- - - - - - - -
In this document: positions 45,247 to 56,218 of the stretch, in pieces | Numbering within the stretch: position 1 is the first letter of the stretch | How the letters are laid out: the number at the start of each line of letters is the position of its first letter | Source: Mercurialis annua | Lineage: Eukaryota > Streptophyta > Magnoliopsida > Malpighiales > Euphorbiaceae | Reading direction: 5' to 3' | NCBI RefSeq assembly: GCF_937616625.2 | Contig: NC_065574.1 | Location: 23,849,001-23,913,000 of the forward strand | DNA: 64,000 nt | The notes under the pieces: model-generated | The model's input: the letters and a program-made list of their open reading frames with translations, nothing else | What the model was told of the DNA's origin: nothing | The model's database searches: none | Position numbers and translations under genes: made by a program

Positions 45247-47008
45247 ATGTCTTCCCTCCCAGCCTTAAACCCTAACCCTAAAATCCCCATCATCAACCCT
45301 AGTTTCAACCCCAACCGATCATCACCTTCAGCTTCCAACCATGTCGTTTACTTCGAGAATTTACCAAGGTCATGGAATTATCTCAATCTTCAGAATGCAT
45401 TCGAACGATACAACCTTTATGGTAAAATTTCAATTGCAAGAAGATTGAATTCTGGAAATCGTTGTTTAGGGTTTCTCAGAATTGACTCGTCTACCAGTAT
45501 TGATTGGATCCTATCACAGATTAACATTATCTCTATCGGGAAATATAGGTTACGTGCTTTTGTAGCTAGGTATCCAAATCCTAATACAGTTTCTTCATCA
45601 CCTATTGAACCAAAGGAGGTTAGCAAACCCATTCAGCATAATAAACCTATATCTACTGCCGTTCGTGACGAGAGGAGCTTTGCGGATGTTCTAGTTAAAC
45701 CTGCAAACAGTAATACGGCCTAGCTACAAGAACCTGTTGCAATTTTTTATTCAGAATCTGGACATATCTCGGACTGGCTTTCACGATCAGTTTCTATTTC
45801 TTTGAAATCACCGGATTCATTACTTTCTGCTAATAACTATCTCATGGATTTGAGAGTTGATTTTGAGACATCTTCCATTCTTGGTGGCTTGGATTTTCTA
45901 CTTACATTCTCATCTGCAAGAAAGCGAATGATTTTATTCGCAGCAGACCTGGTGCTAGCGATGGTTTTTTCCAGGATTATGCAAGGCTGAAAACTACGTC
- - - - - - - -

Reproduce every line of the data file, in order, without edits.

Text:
In this document: positions 45,247 to 56,218 of the stretch, in pieces | Numbering within the stretch: position 1 is the first letter of the stretch | How the letters are laid out: the number at the start of each line of letters is the position of its first letter | Source: Mercurialis annua | Lineage: Eukaryota > Streptophyta > Magnoliopsida > Malpighiales > Euphorbiaceae | Reading direction: 5' to 3' | NCBI RefSeq assembly: GCF_937616625.2 | Contig: NC_065574.1 | Location: 23,849,001-23,913,000 of the forward strand | DNA: 64,000 nt | The notes under the pieces: model-generated | The model's input: the letters and a program-made list of their open reading frames with translations, nothing else | What the model was told of the DNA's origin: nothing | The model's database searches: none | Position numbers and translations under genes: made by a program

Positions 45247-47008
45247 ATGTCTTCCCTCCCAGCCTTAAACCCTAACCCTAAAATCCCCATCATCAACCCT
45301 AGTTTCAACCCCAACCGATCATCACCTTCAGCTTCCAACCATGTCGTTTACTTCGAGAATTTACCAAGGTCATGGAATTATCTCAATCTTCAGAATGCAT
45401 TCGAACGATACAACCTTTATGGTAAAATTTCAATTGCAAGAAGATTGAATTCTGGAAATCGTTGTTTAGGGTTTCTCAGAATTGACTCGTCTACCAGTAT
45501 TGATTGGATCCTATCACAGATTAACATTATCTCTATCGGGAAATATAGGTTACGTGCTTTTGTAGCTAGGTATCCAAATCCTAATACAGTTTCTTCATCA
45601 CCTATTGAACCAAAGGAGGTTAGCAAACCCATTCAGCATAATAAACCTATATCTACTGCCGTTCGTGACGAGAGGAGCTTTGCGGATGTTCTAGTTAAAC
45701 CTGCAAACAGTAATACGGCCTAGCTACAAGAACCTGTTGCAATTTTTTATTCAGAATCTGGACATATCTCGGACTGGCTTTCACGATCAGTTTCTATTTC
45801 TTTGAAATCACCGGATTCATTACTTTCTGCTAATAACTATCTCATGGATTTGAGAGTTGATTTTGAGACATCTTCCATTCTTGGTGGCTTGGATTTTCTA
45901 CTTACATTCTCATCTGCAAGAAAGCGAATGATTTTATTCGCAGCAGACCTGGTGCTAGCGATGGTTTTTTCCAGGATTATGCAAGGCTGAAAACTACGTC